Monday, October 6, 2014

Apples in disguise

I'm always hoping to find apples that are new to me, to taste and describe here.

Domino mask
This year I've walked many through the ritual of photographing and tasting, only to find that they are not new at all. Instead these apples were just sold under unfamiliar names.

A recent visit to the Big Apple included a pilgrimage to several farmers markets. New York City draws fruit from some fine orchards upstate and in New Jersey.

I returned with 4 varieties I hoped to add to my opinionated catalog. All but one, however, were retreads in disguise.

I don't regret this. You can learn a lot by revisiting an apple variety that may have been picked at a different time under different conditions. I do so deliberately from time to time.

My 4 New York apples are as follows.

Golden Supreme (as "Early Golden")
A few sources note that Early Golden is an alternative name for this variety, and except for size (which varies) they are dead ringers.

I cannot kick about being fooled because (1) Golden S is a really nice apple and (2) mine was a gift from a generous cider maker.

Spartan ("Spartan Mac")
This one did not really surprise me, but I bought it just in case.

It's a Spartan, though.

Paula Red ("Summer Mac")
This late-season Paula really had me fooled. It was so different from the ones in August that I really had to convince myself it was not a separate variety.

The texture was softer and there are some really nice flavors (vanilla and even coconut) I'd never found in Paula before.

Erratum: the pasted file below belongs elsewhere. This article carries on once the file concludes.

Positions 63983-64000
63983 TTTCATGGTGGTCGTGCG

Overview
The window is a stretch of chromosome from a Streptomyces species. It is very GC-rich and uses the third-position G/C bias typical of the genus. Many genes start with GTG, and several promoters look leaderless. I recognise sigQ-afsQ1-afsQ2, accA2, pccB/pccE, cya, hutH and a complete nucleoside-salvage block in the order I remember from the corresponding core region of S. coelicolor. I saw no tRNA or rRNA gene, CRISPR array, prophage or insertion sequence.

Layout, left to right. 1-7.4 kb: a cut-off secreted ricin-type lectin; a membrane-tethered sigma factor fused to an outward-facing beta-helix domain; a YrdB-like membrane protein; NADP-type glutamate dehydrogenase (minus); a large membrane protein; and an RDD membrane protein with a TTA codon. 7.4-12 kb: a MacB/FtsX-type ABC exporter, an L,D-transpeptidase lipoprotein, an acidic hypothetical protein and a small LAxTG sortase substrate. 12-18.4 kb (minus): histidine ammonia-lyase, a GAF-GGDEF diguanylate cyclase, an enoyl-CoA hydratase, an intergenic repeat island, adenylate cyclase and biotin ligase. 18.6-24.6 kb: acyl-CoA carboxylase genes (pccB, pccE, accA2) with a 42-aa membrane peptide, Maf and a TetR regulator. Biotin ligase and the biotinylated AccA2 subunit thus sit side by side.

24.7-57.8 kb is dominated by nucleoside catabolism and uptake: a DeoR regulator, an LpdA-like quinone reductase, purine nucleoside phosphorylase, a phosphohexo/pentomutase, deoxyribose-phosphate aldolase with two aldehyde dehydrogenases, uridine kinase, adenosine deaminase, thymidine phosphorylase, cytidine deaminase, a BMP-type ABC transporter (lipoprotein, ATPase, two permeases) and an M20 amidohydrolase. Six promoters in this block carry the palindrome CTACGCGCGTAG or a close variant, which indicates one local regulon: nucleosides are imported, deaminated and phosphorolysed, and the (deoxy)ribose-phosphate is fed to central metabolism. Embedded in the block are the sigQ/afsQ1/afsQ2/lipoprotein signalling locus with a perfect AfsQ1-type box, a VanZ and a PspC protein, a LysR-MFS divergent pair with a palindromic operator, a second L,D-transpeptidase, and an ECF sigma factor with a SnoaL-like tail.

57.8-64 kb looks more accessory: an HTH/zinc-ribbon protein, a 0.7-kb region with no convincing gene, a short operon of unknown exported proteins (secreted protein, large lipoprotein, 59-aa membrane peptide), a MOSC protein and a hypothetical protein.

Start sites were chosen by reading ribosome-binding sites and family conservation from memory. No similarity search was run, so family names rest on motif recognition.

But I couldn't ignore all the sources linking Summer Mac to Paula as an alternative name. Instead I learned a little more about this apple.

Niagara ("Niagara Mac")
This was my one true find from the Big Apple, a slightly softer and less tart member of the enormous McIntosh clan.


It's been like this all summer, actually, apples I've already met masquerading as something new or at least different. Often it's just not clear if I am getting a whole new variety or just a sport (minor variant) of one I know already.

Many growers don't seem to know, at least the ones working the crowds at farmers market. To be fair, most people don't care, if the apple is good.

Part of it is surely marketing, as with the premium Kiku apples that flood the supermarkets in the off season (they are Fujis, why not say so?). Part of it may be confusion or just an older name resurfacing.

When I taste something for the first time, I deliberately postpone research (which always starts online) until after I've recorded my own impressions. In this way I avoid being influenced by others.

I may have to rethink that practice!

4 comments:

  1. Well at least buying a fake apple still means you get a real apple, not like buying a Rolex and discovering it's a fake... a Folex :-)

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    Replies
    1. Yes, still good to eat! And I got a good story out of it.

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  2. This year I've suddenly noticed Mutsu apples...they're everywhere at the farmers markets suddenly - but apparently they used to be Crispins. I'm surprised, since Cripsin seems to be a more appealing name!

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    1. @Karin, I have been assuming that Mutsu is the original name and that Crispin is an Anglicism. But your comment makes me realize I do not know the story for sure.

      Does anyone know the history of the name for this apple?

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